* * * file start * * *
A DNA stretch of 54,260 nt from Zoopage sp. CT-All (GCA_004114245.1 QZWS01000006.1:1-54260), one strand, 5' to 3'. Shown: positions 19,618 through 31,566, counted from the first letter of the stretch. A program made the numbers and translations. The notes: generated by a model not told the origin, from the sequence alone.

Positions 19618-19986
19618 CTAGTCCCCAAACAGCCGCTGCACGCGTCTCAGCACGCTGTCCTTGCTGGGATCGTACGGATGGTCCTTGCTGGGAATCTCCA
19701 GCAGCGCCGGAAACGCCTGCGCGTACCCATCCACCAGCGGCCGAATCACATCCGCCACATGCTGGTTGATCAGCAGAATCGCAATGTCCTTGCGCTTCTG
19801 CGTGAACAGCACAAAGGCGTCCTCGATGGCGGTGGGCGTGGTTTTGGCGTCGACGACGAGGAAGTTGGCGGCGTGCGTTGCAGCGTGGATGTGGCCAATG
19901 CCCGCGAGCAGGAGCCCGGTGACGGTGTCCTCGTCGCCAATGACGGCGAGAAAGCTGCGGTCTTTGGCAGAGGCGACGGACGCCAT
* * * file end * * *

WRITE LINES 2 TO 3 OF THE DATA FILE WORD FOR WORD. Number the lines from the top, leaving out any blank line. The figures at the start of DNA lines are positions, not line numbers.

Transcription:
Positions 19618-19986
19618 CTAGTCCCCAAACAGCCGCTGCACGCGTCTCAGCACGCTGTCCTTGCTGGGATCGTACGGATGGTCCTTGCTGGGAATCTCCA